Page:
I remember the stress we both felt waiting for my post-op path report, and the relief I felt when it came back clean. I actually cried right there in the surgeon's office. So I can only imagine your disappointment (that word barely covers it!) when you heard about the funky margins. I'm really sorry to hear it, as well. What a bummer.

It's helped me a lot in the many ups & downs since my surgery to remind myself that "2 steps forward, 1 step back" is the rule, and that's just the way it is. Of course, this is a big step back that you surely didn't want to hear, but like Judy said, it is what it is, and now it just has to be dealt with. The only other thing that comes to mind is how huge it is that the cancer is not active in the lymph system and, hugest of all (is that a word?) is that there's no metastisis. That would really and truly suck, so that's actually some good news, isn't it?

I had a CT scan yesterday for my 6 month post-op follow-up with my surgeon next Wednesday. I'm feeling pretty good right now, for the most part, but even as a Stage 1 I know full well that I could get unexpected bad news next week. I can't say I'd be prepared to hear it, any more than I'm sure you were, but like you I know it can happen. That's just the nature of the beast and when & if that news comes we just have to press on.

You already know how much love and positive energy is coming your way from all of us on this board. Stay strong, my friend, and keep your eye on the prize. You sound like a fighter, you have a great medical team, and you have a strong and loving caregiver in your corner. I know this will be a difficult few months comng up, but I'm confident that it will turn out fine in the end.

Best,
Bob
T1aN0M0
dx 8/3/11
MIE 9/23/11

JReed's picture
JReed
Posts: 463
Joined: Nov 2011

You are all right on the mark - it sure could be worse. Yes it was a big blow - but we are back on our feet and ready to forge ahead. One of our girlfriends told us the first time was just a practice run - I think I like that scenario. Knowing what doesn't work is the key to finding what will work.

Like each one of you are doing and we're in this with you - we are positively contributing to finding a cure for this cancer. What the doctors are learning from us will absolutely help someone down the road - and that's huge.
We have experienced the collaboration between our cancer center and the University of Michigan Hospital and our chemo onc researches this particular cancer and references the studies that are available to him - all of that information has come from past esophageal cancer survivors and patients and caregivers and is being passed on to us and to each of you.

Even on your worst feeling day - you still contribute to the health, education and welfare of another human being with this cancer and yes it sucks and there's not always winners in the 'winning' sense of the word, but to be contributing something to a disease like this - makes us a very special group of people who will be warriors now so that someday all esophageal cancer patients have an awesome shot at being winners.

You are right Bob - one step forward and two steps back seems to be the pace at the beginning of this deal - but it will get better. Just so comforting to have all of you here on this site with us.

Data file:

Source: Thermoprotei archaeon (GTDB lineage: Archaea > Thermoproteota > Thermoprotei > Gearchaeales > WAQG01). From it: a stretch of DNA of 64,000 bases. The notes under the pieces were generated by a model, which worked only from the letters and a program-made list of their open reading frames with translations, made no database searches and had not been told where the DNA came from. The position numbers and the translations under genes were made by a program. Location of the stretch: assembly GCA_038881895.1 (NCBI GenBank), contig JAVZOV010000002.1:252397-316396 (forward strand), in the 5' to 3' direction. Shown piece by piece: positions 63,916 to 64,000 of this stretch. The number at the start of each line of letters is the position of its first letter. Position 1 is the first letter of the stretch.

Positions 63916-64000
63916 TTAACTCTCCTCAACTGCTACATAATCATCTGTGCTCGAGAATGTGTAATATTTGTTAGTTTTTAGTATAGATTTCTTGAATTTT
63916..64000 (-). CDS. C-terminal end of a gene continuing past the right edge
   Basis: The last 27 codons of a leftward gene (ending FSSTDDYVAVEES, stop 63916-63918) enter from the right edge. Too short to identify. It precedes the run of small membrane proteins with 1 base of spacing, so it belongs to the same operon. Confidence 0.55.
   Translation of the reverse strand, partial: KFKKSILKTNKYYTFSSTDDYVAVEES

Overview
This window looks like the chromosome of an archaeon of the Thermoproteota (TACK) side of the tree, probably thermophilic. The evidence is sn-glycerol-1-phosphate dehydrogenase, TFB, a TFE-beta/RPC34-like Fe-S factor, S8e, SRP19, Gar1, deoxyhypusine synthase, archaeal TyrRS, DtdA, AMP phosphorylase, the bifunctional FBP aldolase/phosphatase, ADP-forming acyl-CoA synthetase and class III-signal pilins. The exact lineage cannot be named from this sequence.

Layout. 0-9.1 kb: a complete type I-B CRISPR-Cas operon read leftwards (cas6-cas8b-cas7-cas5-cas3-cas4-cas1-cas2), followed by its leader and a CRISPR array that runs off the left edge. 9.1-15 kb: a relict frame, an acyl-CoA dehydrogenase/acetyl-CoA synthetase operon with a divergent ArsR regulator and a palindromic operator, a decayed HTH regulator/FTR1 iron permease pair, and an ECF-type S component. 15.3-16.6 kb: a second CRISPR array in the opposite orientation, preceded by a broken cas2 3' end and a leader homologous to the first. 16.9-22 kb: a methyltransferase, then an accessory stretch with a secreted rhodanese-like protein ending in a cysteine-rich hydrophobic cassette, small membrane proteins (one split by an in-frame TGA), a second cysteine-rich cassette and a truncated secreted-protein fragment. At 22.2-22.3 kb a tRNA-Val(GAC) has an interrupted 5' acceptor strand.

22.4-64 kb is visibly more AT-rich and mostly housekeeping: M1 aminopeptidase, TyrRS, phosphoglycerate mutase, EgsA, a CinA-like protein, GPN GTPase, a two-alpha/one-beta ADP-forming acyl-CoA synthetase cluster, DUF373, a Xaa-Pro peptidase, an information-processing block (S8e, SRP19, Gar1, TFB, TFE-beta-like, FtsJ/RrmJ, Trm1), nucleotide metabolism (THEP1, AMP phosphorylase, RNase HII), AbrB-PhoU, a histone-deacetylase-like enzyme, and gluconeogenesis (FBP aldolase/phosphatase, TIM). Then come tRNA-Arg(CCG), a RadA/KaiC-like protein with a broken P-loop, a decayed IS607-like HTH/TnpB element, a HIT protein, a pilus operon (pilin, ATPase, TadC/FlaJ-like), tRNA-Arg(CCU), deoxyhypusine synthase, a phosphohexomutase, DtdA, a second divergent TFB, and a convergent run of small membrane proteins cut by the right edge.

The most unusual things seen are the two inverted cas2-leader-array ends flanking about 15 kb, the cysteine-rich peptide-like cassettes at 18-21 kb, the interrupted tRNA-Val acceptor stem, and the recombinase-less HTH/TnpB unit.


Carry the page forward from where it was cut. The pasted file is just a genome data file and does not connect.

FEC and hugs,
Judy

TerryV's picture
TerryV
Posts: 915
Joined: Jul 2011

FEC!

You're right, Judy. I DO feel better! :)

{HUGS} to you and Don.

Terry

cher76's picture
cher76
Posts: 302
Joined: Nov 2010

Judy,
I know how it feels to hear this kind of news, and also how good it feels to have a plan of action to get started on. Rickie's favorite saying was "it is what it is, and we will fight it with everything we've got". I will keep you both in my prayers, and send positive thoughts your way.
You are so right also about helping others who are on this journey now or will join us in the future. Every time Rickie had an endoscopy done at MD Anderson, they asked for permission to harvest some blood and tissue samples to be used for research. Of course we always gave permission. Without research there will be no end to this disease. Our attitude was that even if it would not help Rickie, it might be able to help the next guy to come along. There is so much work to be done on EC...we even filled out a survey for a doctor there at MD Anderson who was researching the different kinds of foods EC patients ate, and trying to find a common thread. We found it interesting that many of the questions dealt with processed and smoked meats, and combinations of other foods eaten along with those in a meal. Very interesting stuff. We also knew that with every chemo treatment and clinical trial Rickie took, research was being done on the effects of the drugs on the cancer so that perhaps that drug might one day help someone else with EC. If no one ever took any of the treatments, how would the doctors ever be able to find out which drugs work and which ones don't. So while we knew there was no "cure" for our situation, we were willing to go through the treatments in the hopes it might help others down the road. We are all in this together!
Hugs!
Cheryl
Wife of Rickie, dx stage IV EC Oct. 2010
Mets to bones and brain
Lost the battle Jan. 4, 2012

JimboC's picture
JimboC
Posts: 270
Joined: Mar 2011

Judy,

I am sorry to read about Don's positive margins. I know this isn't the news we had hoped for but tell Don to stay strong. I've been fighting since February 28th of 2011 and not had a minute to catch my breath. I'm about 8 months post-op and still on chemo and thankful everyday for the ability to keep fighting. We're behind you guys here with plenty of love and lots of prayer and positive thoughts. As my oncologist told me when I advanced to stage IVb, "The fight isn't over, just changing".

All my best and stength!

JimboC